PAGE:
Last Saturday marked YP Quincy's 7th annual Big Dam Film Festival, arguably the best one yet.
I'm taking a brief reprieve from my standard film review to look back at what makes the BDFF such a unique event. A combination of efforts from local filmmakers and a diverse collection of short films seemed to resonate with the audience – especially this year. The art of the short film is much different from your standard Hollywood film. More liberties – and risks – can be taken in a short film, yet there are challenges abound with a scant 5-15 minute window to craft a gripping narrative.
The short film lends itself perfectly to the film festival setting. A short is not long enough to stand on its own as an evening's source of entertainment, but can be a key part of a larger collection of films meant to inspire, provoke thought and curiosity, and generally entertain an audience. A good festival should provide entertainment, cultural enrichment, and a social atmosphere. It's a process to organize, but essentially breaks down to putting a group of curious film enthusiasts in a room, showing some quality films, and providing a forum for them to discuss. The script — as they might say in Hollywood — writes itself.
There were two themes that occurred organically among this year's film selections. A powerful use of sound and a creative lack of dialogue. The film that won Best of Show this year is "Signs" from director Patrick Hughes. The film shows the unique beginnings of a romantic relationship between two strangers in a sterile, corporate landscape. It does contain some dialogue, though none spoken between the two main characters. Hughes does a great job building anticipation and even works in a twist towards the end. "Signs" can be seen at SIGNS.
Last year's Best in Show winner Pardis Parker ("Afghan") submitted another film this year, "The Dance." Described as a silent film, "The Dance" has zero dialogue, relying on the soundtrack and the acting of Parker and Evany Rosen to drive the narrative. I loved the unique office setting splashed with pastel colors that echoes the seemingly endless optimism of Alex, the film's protagonist. "The Dance" received third place in the Best of Show voting this year.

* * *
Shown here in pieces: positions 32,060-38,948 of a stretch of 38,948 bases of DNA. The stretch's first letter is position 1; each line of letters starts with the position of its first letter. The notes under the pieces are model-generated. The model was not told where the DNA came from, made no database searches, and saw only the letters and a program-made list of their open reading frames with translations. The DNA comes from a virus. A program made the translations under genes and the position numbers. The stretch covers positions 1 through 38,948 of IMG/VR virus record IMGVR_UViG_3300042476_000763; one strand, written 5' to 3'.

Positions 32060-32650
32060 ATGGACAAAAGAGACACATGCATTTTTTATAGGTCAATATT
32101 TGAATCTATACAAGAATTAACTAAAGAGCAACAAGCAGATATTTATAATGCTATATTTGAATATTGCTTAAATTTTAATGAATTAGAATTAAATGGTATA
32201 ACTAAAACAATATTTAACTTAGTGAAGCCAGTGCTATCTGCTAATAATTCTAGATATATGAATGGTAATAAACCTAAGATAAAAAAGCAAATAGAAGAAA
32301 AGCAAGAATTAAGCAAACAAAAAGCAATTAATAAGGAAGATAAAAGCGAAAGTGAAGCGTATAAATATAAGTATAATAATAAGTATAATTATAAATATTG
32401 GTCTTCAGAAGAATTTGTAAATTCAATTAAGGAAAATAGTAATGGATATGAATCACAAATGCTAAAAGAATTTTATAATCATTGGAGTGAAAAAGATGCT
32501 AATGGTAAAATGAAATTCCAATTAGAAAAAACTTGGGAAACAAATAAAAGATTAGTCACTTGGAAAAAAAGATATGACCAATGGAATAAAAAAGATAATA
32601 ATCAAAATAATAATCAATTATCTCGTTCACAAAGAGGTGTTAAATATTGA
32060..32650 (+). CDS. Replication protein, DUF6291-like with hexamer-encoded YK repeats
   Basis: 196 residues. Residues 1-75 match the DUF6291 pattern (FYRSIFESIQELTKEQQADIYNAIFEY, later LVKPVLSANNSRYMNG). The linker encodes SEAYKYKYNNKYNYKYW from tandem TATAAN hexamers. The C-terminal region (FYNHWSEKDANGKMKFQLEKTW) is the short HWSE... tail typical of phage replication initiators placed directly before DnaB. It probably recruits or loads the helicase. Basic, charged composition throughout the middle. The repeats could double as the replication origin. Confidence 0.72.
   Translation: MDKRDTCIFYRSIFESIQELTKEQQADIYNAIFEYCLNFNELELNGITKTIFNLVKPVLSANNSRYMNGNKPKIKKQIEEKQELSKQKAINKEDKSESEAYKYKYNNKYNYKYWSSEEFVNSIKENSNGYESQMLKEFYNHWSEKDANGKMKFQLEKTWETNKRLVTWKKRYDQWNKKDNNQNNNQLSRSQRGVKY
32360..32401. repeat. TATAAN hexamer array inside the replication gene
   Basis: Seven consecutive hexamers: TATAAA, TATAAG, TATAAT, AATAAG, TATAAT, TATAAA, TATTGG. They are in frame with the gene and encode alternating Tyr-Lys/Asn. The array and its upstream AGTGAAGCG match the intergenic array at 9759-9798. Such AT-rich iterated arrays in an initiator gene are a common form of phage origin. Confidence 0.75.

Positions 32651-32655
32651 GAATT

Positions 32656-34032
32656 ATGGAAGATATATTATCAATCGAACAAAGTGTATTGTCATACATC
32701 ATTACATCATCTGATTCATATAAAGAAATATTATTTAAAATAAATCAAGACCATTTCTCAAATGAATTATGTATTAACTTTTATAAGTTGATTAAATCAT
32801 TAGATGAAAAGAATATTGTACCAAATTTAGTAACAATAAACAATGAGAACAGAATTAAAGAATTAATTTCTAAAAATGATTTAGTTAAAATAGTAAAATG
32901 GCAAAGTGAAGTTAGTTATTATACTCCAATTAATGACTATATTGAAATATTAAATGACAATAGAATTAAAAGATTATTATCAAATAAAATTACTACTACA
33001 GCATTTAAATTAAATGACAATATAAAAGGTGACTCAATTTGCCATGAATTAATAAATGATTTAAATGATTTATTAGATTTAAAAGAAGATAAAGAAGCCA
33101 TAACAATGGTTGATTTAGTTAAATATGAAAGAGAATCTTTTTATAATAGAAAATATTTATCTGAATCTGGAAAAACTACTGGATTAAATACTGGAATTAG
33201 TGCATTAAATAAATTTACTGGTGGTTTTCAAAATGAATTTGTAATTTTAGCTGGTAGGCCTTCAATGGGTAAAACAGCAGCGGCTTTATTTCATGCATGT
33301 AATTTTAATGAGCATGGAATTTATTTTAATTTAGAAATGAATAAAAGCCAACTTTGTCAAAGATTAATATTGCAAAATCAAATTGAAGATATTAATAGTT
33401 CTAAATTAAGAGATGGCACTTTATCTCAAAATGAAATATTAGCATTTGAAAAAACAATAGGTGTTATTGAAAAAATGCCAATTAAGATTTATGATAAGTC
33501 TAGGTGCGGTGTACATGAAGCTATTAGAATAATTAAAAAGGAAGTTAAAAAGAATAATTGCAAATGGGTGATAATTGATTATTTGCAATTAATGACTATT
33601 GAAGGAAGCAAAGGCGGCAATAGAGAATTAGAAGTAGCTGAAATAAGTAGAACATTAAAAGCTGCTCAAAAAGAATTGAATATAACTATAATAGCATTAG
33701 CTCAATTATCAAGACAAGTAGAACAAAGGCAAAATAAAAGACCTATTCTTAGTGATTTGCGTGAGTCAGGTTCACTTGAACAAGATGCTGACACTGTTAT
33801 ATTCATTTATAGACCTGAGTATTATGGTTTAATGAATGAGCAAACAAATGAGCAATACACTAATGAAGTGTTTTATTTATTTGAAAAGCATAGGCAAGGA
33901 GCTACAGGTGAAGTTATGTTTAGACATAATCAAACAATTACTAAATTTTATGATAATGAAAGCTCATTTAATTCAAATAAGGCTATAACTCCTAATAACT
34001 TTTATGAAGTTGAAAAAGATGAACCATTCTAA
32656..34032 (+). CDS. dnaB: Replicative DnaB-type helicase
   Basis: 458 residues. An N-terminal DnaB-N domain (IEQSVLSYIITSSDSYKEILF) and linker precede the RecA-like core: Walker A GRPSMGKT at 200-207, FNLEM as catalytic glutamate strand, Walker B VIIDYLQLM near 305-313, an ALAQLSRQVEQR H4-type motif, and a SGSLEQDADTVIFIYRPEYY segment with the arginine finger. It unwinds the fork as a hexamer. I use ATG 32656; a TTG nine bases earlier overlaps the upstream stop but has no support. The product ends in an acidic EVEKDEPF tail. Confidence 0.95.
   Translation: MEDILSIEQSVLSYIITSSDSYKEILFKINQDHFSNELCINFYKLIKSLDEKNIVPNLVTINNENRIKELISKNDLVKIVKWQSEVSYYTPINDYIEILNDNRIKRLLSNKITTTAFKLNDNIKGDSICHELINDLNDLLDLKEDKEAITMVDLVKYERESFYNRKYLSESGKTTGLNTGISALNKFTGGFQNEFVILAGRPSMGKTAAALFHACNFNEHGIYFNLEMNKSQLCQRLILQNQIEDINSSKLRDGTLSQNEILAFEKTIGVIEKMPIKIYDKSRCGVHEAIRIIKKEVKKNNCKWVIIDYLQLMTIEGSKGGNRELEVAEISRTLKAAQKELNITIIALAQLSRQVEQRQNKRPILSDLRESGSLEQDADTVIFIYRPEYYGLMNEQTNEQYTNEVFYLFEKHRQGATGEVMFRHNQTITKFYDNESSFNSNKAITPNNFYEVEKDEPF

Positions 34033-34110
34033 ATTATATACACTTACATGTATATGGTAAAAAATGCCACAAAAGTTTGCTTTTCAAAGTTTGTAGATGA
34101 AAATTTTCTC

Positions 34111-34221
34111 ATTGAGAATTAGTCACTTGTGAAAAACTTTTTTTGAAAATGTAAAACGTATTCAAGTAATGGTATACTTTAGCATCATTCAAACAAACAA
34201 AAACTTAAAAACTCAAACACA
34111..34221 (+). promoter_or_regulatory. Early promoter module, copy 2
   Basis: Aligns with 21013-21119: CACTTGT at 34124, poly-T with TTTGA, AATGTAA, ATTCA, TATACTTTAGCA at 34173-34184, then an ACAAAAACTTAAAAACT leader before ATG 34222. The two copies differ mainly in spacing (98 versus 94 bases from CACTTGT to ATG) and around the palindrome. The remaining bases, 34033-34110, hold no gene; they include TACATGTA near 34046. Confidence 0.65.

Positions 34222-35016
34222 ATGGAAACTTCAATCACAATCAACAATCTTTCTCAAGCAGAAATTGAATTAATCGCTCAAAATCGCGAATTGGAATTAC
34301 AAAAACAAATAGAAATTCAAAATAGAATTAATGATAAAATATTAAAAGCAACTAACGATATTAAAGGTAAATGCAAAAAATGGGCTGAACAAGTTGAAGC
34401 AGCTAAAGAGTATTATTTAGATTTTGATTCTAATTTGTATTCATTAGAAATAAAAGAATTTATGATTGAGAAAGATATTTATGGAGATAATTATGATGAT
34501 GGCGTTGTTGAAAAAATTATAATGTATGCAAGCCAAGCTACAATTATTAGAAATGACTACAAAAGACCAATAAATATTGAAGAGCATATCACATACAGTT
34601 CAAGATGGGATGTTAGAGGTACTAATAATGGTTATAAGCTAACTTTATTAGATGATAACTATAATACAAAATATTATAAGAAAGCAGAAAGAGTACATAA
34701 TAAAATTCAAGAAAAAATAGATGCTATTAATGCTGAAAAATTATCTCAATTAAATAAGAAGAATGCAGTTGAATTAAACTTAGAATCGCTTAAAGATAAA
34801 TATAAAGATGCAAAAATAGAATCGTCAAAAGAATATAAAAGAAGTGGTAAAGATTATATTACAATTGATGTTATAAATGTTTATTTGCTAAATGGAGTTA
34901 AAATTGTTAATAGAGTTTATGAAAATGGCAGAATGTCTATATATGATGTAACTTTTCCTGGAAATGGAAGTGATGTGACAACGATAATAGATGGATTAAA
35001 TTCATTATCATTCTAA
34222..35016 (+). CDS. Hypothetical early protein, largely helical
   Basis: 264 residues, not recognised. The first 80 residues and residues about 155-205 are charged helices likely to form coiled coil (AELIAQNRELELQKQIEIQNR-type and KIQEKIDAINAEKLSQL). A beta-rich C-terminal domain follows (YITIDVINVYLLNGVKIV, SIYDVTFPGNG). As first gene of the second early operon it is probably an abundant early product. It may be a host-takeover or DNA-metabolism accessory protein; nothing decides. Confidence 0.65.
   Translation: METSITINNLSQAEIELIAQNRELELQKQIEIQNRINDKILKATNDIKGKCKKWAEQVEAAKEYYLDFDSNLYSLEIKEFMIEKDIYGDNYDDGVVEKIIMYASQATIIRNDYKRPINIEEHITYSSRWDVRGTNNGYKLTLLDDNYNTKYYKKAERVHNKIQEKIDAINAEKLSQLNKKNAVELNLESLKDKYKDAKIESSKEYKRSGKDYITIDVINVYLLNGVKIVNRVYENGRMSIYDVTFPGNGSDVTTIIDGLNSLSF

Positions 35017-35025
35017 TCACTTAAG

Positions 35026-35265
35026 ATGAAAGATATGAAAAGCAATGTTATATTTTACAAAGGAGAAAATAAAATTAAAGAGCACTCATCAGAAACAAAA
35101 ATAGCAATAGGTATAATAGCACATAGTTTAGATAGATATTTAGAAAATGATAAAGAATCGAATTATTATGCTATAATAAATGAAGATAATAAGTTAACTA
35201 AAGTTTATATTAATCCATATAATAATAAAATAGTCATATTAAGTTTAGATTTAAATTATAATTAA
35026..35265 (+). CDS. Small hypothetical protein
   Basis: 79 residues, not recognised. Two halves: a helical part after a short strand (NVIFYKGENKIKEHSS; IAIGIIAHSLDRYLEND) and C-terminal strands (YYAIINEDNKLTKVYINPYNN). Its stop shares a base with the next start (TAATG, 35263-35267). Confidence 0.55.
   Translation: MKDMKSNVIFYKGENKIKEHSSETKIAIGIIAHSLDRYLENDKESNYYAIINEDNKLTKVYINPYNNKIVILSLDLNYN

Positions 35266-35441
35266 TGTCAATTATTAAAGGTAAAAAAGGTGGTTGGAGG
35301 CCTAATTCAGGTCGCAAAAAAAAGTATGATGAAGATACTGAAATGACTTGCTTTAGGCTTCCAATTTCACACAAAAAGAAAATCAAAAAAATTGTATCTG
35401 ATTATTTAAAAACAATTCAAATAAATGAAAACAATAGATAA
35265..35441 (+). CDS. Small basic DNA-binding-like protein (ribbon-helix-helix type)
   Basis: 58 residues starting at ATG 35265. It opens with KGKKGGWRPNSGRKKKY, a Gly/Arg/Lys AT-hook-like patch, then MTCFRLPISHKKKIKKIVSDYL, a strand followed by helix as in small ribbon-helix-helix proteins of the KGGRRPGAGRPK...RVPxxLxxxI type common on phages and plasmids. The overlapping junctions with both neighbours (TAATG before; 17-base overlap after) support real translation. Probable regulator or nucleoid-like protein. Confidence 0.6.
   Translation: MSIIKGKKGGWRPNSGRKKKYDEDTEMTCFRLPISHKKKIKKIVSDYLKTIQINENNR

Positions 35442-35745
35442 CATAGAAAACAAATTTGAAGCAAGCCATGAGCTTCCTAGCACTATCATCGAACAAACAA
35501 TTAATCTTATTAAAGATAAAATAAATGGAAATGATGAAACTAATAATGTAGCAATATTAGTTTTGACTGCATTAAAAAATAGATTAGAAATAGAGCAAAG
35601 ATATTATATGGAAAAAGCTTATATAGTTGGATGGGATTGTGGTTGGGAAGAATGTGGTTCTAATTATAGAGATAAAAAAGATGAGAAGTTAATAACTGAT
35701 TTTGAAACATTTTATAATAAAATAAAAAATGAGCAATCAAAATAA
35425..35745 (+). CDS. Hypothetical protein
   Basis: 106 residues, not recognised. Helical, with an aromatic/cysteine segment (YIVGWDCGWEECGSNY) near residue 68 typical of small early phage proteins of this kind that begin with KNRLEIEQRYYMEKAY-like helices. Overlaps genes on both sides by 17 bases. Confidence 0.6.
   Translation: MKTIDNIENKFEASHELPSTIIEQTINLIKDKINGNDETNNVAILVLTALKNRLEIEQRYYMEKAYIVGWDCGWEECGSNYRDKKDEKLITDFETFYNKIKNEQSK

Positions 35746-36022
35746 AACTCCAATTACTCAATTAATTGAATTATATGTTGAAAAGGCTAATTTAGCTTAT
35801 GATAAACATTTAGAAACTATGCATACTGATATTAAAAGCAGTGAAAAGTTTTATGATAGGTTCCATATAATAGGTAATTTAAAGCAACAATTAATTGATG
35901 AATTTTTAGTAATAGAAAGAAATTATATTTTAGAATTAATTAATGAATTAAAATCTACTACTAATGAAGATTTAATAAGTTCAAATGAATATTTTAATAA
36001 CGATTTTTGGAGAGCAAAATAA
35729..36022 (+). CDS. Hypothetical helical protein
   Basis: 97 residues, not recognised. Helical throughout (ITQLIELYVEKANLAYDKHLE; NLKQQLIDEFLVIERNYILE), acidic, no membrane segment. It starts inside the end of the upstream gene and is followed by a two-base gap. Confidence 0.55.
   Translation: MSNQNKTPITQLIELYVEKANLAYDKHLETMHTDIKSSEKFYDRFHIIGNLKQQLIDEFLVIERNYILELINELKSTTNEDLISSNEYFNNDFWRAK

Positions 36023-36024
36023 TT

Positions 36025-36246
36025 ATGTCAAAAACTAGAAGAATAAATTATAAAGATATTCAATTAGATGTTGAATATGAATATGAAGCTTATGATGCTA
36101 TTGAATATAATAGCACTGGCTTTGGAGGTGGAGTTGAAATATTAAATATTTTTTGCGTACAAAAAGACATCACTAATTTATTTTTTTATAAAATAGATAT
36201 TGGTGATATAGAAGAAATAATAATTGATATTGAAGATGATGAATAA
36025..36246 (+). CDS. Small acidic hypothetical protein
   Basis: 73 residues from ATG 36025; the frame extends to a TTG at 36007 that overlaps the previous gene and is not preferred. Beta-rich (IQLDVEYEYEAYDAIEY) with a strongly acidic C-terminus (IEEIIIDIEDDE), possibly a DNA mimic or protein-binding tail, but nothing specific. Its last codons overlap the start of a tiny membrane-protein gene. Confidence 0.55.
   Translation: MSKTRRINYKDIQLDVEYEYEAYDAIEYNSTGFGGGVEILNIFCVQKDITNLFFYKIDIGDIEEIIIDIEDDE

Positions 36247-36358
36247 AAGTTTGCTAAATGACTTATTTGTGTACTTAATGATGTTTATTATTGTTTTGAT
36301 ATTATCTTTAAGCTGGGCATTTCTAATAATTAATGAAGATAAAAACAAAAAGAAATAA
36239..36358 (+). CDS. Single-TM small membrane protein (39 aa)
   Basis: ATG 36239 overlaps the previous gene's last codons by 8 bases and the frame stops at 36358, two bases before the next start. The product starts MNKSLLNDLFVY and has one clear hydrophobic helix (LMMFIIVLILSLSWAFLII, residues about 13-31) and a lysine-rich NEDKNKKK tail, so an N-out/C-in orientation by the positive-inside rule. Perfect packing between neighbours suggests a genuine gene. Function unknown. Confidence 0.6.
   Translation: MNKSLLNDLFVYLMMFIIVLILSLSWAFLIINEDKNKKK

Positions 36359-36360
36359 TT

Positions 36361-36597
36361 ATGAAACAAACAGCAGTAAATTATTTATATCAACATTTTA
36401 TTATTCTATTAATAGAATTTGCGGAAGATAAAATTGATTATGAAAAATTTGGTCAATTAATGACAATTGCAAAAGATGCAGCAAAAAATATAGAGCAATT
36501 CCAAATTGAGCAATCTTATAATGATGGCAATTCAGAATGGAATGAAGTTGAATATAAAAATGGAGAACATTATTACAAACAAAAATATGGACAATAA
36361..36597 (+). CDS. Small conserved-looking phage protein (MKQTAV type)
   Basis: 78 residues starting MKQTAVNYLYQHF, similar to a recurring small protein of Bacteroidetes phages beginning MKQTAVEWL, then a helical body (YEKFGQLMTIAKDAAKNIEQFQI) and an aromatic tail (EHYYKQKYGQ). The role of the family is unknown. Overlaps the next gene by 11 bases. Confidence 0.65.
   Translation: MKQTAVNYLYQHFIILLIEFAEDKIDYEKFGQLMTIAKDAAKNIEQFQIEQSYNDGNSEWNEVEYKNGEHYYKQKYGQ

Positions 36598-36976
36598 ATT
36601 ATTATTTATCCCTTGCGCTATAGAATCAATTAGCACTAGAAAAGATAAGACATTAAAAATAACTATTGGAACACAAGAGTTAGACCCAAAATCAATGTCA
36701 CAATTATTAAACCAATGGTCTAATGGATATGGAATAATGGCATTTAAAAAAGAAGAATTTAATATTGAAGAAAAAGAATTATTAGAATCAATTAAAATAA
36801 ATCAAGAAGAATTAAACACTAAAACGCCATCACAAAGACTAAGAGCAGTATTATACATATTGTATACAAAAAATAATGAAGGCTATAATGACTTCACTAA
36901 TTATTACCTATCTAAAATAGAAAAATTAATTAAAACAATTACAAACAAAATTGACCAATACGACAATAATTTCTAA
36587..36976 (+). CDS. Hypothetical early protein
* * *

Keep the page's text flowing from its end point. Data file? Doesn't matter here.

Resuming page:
"Table 7" is a brilliant concept that relies heavily on dialogue. Deep underneath a Chinese restaurant is a group of individuals that listen in on conversations occurring above them in order to create the perfect fortune to slip into the cookies. "Table 7" probably offers the most impressive set design of all the BDFF entries and filmmaker Marko Slavnic does a brilliant job of juxtaposing the two unique locations. There's a classic "Aha!" moment towards the end when you finally realize what's happening. You can view "Table 7" at Table 7 — short film.
The evening also featured a Q&A with local Filmmakers Chris & Victoria Kelley of Table 16 Productions. The Kelley's are putting the finishing touches on their second feature-length film, "Villainy for the Lonely" and premiered a teaser clip from the film at the festival. During the Q&A they discussed the importance of local filmmakers, the DSLR camera movement in independent filmmaking, and some of the motivations behind one of the characters in the upcoming film. To see a trailer for "Villainy for the Lonely" or to learn more about the film, visit www.table16.com. The Kelley's also entered "Double Back" – a creative music video shot in downtown Quincy that also lacks dialogue and leaves you with more questions than answers.
I had the pleasure of premiering my latest short film "Die Insel" at this year's festival. The film documents a 1974 noetic science experiment in Crivitz, Wisconsin that went horribly wrong. Part of the film was shot at Quincy's Quinsippi Island, and I had fun uncovering the creepier parts of the island. Afterwards a few people asked me if the film's events really happened. Part of the fun of filmmaking is creating verisimilitude where your audience isn't quite sure what to think. I'll let you decide for yourself — you can view "Die Insel" at http://youtu.be/oEsh3NsuwHs.
If you missed out on this year's Big Dam Film Festival, I highly suggest you make plans now to attend next year. While the Internet is a fantastic place to find some terrific short films, there's nothing like seeing them on the big screen. You also can't duplicate the social setting, and The State Room is a fantastic venue for the evening, given its former life as a theatre. If you did attend this year's festival and have suggestions for next year's event, you can find them on Facebook. Local filmmakers are always encouraged to submit to the festival, which is meant to celebrate local talent as much as filmmakers around the world.